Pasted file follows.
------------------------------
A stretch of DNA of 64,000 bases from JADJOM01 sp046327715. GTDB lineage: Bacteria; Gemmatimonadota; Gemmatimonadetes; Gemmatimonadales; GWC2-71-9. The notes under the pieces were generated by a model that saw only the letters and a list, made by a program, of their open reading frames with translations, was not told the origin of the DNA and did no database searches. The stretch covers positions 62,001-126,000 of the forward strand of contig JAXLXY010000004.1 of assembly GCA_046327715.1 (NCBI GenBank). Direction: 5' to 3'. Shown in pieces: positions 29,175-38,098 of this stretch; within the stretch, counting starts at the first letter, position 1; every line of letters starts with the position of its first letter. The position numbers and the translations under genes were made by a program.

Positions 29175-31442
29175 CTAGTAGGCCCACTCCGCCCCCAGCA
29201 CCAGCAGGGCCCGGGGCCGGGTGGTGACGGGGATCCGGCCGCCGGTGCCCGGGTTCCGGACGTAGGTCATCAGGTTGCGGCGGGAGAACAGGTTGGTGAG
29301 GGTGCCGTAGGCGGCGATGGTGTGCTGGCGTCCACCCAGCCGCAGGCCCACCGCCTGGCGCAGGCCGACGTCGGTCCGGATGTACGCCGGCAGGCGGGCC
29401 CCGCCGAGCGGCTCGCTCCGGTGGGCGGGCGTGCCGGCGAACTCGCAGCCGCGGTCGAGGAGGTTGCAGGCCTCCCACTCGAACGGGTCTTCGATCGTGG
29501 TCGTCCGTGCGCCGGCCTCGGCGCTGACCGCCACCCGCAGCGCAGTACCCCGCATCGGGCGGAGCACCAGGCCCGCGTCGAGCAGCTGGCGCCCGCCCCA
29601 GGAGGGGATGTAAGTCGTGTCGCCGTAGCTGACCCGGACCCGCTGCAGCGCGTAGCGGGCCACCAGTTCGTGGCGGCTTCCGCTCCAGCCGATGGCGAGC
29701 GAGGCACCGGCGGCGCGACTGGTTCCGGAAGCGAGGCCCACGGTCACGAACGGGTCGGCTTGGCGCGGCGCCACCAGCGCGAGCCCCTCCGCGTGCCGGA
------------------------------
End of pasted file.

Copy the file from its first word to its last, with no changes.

A stretch of DNA of 64,000 bases from JADJOM01 sp046327715. GTDB lineage: Bacteria; Gemmatimonadota; Gemmatimonadetes; Gemmatimonadales; GWC2-71-9. The notes under the pieces were generated by a model that saw only the letters and a list, made by a program, of their open reading frames with translations, was not told the origin of the DNA and did no database searches. The stretch covers positions 62,001-126,000 of the forward strand of contig JAXLXY010000004.1 of assembly GCA_046327715.1 (NCBI GenBank). Direction: 5' to 3'. Shown in pieces: positions 29,175-38,098 of this stretch; within the stretch, counting starts at the first letter, position 1; every line of letters starts with the position of its first letter. The position numbers and the translations under genes were made by a program.

Positions 29175-31442
29175 CTAGTAGGCCCACTCCGCCCCCAGCA
29201 CCAGCAGGGCCCGGGGCCGGGTGGTGACGGGGATCCGGCCGCCGGTGCCCGGGTTCCGGACGTAGGTCATCAGGTTGCGGCGGGAGAACAGGTTGGTGAG
29301 GGTGCCGTAGGCGGCGATGGTGTGCTGGCGTCCACCCAGCCGCAGGCCCACCGCCTGGCGCAGGCCGACGTCGGTCCGGATGTACGCCGGCAGGCGGGCC
29401 CCGCCGAGCGGCTCGCTCCGGTGGGCGGGCGTGCCGGCGAACTCGCAGCCGCGGTCGAGGAGGTTGCAGGCCTCCCACTCGAACGGGTCTTCGATCGTGG
29501 TCGTCCGTGCGCCGGCCTCGGCGCTGACCGCCACCCGCAGCGCAGTACCCCGCATCGGGCGGAGCACCAGGCCCGCGTCGAGCAGCTGGCGCCCGCCCCA
29601 GGAGGGGATGTAAGTCGTGTCGCCGTAGCTGACCCGGACCCGCTGCAGCGCGTAGCGGGCCACCAGTTCGTGGCGGCTTCCGCTCCAGCCGATGGCGAGC
29701 GAGGCACCGGCGGCGCGACTGGTTCCGGAAGCGAGGCCCACGGTCACGAACGGGTCGGCTTGGCGCGGCGCCACCAGCGCGAGCCCCTCCGCGTGCCGGA